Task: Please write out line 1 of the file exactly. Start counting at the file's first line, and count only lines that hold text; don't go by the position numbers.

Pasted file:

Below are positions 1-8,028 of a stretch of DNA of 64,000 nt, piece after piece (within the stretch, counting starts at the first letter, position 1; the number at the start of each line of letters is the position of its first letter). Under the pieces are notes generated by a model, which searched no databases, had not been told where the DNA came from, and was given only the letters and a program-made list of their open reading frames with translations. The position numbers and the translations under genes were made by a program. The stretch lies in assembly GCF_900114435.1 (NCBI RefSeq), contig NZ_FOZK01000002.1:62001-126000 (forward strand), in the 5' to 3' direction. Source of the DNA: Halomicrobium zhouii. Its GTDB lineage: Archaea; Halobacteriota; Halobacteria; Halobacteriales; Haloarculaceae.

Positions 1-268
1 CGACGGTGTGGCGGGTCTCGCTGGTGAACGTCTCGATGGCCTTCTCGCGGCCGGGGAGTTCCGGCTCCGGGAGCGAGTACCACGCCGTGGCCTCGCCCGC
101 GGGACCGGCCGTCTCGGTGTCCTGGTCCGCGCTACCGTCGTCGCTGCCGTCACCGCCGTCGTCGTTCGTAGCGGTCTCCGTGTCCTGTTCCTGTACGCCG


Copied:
Below are positions 1-8,028 of a stretch of DNA of 64,000 nt, piece after piece (within the stretch, counting starts at the first letter, position 1; the number at the start of each line of letters is the position of its first letter). Under the pieces are notes generated by a model, which searched no databases, had not been told where the DNA came from, and was given only the letters and a program-made list of their open reading frames with translations. The position numbers and the translations under genes were made by a program. The stretch lies in assembly GCF_900114435.1 (NCBI RefSeq), contig NZ_FOZK01000002.1:62001-126000 (forward strand), in the 5' to 3' direction. Source of the DNA: Halomicrobium zhouii. Its GTDB lineage: Archaea; Halobacteriota; Halobacteria; Halobacteriales; Haloarculaceae.